by Gary North
In this report, I am going to introduce you to a boatload of freebies. But to take full advantage of this information, you must download a piece of software, the DjVu reader. It's like the Adobe Acrobat reader. It lets you read encoded pages that are almost perfect copies of original sources. Downloading it will take you two minutes. Maybe less.
In my previous report, "Misunderstanding Higher Education," I went through some of the basics of the mythology of higher education in the government-licensed, overpriced, over-rated cartel known as the modern university.
First, I provided you with access to 7 ways to beat the undergraduate system. That's good for an extra (say) $40,000, after taxes. Maybe $150,000.
Then I discussed the system itself, especially at the graduate school level. I listed a series of questions to ask yourself before you send in an application.
Next, I discussed the difference between your calling and your occupation. Formal, certified higher education is for your occupation, not your calling. If you fail to understand this, you will overpay.
Then I discussed higher education as a cartel — the product of government interference in the free market. This has been going on in the United States for a century.
I failed to mention that the institutional model was the Prussian educational system, which gave us two Germanic horrors: kindergarten and the Ph.D. In 1968, the literary critic Edmund Wilson suggested that America missed its opportunity in World War I.We could have banned the Ph.D. degree as a German atrocity.
Then I discussed education vs. certification. If you want an education, I said, you can get it with a library card and inter-library loans. I failed to mention the web.
The web is rapidly changing the foundation of all education. This technology has not yet undermined the university cartel, but it will.
Dedicated true believers are spending time and money to create a substitute for the university. Day by day, new sites are going up. These sites offer, free of charge, books, articles, graphics, maps, and images that would have cost hundreds of millions of dollars to produce in the form of printed books. They are available for the price of toner and paper.
Let me introduce you to a few of these sites.
In the field of free market economics, this is the 800-lb digital gorilla. Other sites have more information, but no other site has such focused information in this quantity and with this quality.
The site offer free copies of books by Austrian School economists, most notably Ludwig von Mises and Murray Rothbard.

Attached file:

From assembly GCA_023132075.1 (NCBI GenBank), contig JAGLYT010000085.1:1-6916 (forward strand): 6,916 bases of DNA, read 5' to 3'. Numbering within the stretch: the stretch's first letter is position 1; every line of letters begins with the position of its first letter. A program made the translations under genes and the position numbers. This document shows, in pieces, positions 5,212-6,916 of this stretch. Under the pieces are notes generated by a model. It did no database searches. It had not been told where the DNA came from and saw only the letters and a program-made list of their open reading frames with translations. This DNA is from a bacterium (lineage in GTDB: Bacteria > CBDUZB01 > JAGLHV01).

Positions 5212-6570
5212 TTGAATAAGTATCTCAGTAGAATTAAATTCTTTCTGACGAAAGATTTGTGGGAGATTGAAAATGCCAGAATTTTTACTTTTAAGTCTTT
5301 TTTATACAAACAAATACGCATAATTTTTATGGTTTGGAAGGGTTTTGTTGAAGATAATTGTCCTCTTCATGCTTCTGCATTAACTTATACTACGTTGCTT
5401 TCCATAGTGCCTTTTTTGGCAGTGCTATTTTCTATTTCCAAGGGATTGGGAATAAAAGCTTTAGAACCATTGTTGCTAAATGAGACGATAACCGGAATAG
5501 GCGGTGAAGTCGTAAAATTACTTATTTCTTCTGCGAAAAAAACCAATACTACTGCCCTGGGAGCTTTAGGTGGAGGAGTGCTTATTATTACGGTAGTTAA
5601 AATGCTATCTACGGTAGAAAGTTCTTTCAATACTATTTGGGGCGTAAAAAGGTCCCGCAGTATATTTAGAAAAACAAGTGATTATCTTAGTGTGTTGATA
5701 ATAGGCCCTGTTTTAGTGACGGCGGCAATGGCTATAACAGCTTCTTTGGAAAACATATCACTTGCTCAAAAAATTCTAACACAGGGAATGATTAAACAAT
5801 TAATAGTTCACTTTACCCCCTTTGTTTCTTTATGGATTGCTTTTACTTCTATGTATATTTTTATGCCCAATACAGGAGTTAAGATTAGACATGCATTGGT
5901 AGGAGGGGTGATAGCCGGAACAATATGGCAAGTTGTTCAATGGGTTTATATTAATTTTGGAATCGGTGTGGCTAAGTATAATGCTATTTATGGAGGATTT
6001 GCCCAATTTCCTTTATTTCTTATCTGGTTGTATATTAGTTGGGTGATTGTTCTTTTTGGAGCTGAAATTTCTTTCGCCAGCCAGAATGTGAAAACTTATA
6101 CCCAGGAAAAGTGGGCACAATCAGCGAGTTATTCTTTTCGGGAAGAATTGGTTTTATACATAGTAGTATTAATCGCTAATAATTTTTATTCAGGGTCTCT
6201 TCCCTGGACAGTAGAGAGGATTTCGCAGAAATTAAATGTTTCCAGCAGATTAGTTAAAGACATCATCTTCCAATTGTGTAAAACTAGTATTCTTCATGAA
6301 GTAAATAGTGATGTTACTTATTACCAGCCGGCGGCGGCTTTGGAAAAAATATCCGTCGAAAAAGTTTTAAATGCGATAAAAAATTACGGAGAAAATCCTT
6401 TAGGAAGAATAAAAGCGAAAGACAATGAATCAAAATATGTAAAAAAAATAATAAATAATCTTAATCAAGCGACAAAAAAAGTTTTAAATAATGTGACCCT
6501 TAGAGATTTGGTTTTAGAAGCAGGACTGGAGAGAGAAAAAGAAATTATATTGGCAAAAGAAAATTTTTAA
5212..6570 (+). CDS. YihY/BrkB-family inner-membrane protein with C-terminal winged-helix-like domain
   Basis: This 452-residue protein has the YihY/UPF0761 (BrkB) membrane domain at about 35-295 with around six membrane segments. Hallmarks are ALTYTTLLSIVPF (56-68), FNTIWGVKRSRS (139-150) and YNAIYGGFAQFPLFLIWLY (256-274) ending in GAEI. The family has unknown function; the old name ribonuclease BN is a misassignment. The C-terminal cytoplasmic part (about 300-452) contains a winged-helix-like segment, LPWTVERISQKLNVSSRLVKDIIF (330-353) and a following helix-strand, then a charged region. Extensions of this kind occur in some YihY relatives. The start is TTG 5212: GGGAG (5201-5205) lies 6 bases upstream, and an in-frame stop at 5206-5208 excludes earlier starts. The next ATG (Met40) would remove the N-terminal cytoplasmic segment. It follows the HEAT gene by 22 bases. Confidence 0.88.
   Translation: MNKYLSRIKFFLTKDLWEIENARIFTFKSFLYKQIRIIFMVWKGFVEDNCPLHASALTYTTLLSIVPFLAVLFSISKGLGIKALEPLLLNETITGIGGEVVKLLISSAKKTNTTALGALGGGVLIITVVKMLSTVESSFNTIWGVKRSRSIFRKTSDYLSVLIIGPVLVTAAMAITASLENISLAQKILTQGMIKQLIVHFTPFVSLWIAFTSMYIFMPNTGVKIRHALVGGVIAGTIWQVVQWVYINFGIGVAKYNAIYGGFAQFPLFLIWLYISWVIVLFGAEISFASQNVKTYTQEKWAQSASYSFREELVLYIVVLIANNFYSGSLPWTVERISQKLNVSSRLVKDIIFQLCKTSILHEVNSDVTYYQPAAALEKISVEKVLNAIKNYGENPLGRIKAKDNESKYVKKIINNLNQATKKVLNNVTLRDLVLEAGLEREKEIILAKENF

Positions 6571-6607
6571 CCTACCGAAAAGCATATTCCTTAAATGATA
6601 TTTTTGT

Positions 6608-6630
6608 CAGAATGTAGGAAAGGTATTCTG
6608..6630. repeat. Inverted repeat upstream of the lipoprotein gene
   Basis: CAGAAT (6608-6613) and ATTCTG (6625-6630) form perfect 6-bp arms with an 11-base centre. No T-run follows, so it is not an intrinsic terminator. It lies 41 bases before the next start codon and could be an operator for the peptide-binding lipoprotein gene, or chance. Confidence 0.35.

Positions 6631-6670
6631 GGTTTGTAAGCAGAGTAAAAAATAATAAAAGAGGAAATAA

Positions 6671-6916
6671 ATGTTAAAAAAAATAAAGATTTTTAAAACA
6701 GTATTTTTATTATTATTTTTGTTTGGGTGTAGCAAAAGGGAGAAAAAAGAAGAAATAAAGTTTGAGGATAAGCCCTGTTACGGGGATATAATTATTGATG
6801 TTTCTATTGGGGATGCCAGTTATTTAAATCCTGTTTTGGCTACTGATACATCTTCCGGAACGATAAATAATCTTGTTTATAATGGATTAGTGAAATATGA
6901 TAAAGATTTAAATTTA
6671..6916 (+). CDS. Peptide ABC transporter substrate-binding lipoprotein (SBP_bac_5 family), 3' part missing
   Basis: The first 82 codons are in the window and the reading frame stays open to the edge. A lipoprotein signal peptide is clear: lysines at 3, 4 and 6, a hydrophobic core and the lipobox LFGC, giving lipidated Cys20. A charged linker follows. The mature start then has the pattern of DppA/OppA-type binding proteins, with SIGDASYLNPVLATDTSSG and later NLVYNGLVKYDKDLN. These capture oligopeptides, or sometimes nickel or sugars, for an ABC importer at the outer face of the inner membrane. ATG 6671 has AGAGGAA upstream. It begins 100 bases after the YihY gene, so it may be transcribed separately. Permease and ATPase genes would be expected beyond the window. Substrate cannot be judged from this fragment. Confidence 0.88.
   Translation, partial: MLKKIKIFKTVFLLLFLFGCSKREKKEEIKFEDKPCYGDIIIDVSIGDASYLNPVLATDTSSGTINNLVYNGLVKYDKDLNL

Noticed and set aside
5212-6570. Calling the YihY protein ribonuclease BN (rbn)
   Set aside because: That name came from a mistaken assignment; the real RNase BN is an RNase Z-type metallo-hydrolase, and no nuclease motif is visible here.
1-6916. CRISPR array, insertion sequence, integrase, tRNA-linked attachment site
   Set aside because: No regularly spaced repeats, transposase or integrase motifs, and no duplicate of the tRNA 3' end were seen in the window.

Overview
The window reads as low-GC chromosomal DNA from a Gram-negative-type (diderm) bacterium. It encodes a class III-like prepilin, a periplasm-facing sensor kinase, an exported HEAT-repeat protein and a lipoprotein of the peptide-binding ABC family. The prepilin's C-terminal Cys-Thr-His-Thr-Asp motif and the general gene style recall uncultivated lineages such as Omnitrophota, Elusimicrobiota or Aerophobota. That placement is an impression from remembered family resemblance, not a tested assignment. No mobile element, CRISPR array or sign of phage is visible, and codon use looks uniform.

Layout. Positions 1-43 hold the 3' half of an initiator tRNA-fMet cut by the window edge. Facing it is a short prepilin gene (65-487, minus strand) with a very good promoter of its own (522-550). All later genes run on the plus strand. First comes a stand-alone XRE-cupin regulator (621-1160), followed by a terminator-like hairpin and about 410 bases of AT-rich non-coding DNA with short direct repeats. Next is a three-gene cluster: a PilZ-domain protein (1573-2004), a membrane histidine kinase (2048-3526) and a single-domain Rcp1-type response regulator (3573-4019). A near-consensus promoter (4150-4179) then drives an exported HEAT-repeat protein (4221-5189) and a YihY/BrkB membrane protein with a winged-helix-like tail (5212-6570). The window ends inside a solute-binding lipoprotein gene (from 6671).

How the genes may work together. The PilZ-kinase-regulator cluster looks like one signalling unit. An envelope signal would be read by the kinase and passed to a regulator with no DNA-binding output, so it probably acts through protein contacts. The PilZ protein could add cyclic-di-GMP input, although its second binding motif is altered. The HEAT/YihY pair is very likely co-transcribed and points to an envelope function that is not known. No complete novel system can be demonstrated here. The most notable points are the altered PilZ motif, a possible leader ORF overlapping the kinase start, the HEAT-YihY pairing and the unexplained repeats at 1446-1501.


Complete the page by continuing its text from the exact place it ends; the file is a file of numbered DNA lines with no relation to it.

It has begun reproducing classic books related to Austrian economics, books that have been out of print for decades. When I was just starting out, some of these books were still in print, though expensive, but even then — the early 1960's — some were available only in used book stores. They were very difficult to find. Now they are coming on-line because of Abode Acrobat Pro, which allows you to scan a book and post a Google-searchable file of the book on-line. For a list of the available books, click here.
Go to a book title, click the link, and print it out. There are enough books to keep you occupied for ten years if you read a book a month. When the ten years are over, the site will probably have another 30 years' worth on line.
The site goes way beyond books. It offers audio files of lectures by Austrian School economists and historians. Here is an example: my speech on the influence of Murray Rothbard.
It has hundreds of articles posted on the site.
It has a daily article emailed out and written by someone in the Austrian School tradition.
It offers individual scholarly essays.
It offers a blog where interested students can share ideas.
Here is the amazing fact. In the year that Mises died, 1973, Austrian School economics was barely a footnote in the world of mainstream economics. There was no university where you could earn a Ph.D. exclusively in Austrian economics. You could do so in Chicago School economics, but not Austrian School economics. Today, this is still true, but it is far less relevant. That is because you can now get the equivalent of a Ph.D. in economic knowledge for the price of toner and paper.
There is something else. Because the web is international, Austrian School economics is now penetrating Eastern Europe, Russia, China, India, and third world countries that were completely unfamiliar with Austrian economics ten years ago. Thousands of young men and women who are going to become high-level academics and businessmen and government advisors are learning the basics of Austrian School economics, which is the only modern school of economics whose members have always been openly hostile to fractional reserve banking and central banks.
It did not take a billion-dollar university to do this. It doesn't take a tax collector with a gun to finance it. It takes a web site and a guy with a bow tie who runs it.
In 1996, I began making plans for a website that would post all of my academic books, my old newsletter articles, and the books and articles by other men whose materials I had published either through my for-profit company, Dominion Press, or my non-profit Institute for Christian Economics.
The site has been on-line for a decade: www.freebooks.com.
In the early days, there was a technical problem. Adobe Acrobat files could not be created error-free. Adobe sold a high-priced program that sort of reproduced images on-line, called Capture. It was expensive, and it worked terribly. My site's designer used it, but it was not effective.
Then he discovered DjVu. The Windows version of the program was expensive, though not as expensive as it is now. It allowed a perfect reproduction of any document. The downside was that the images are not searchable by web search engines, which did not exist a decade ago. But you can print out copies that look very close to the original document.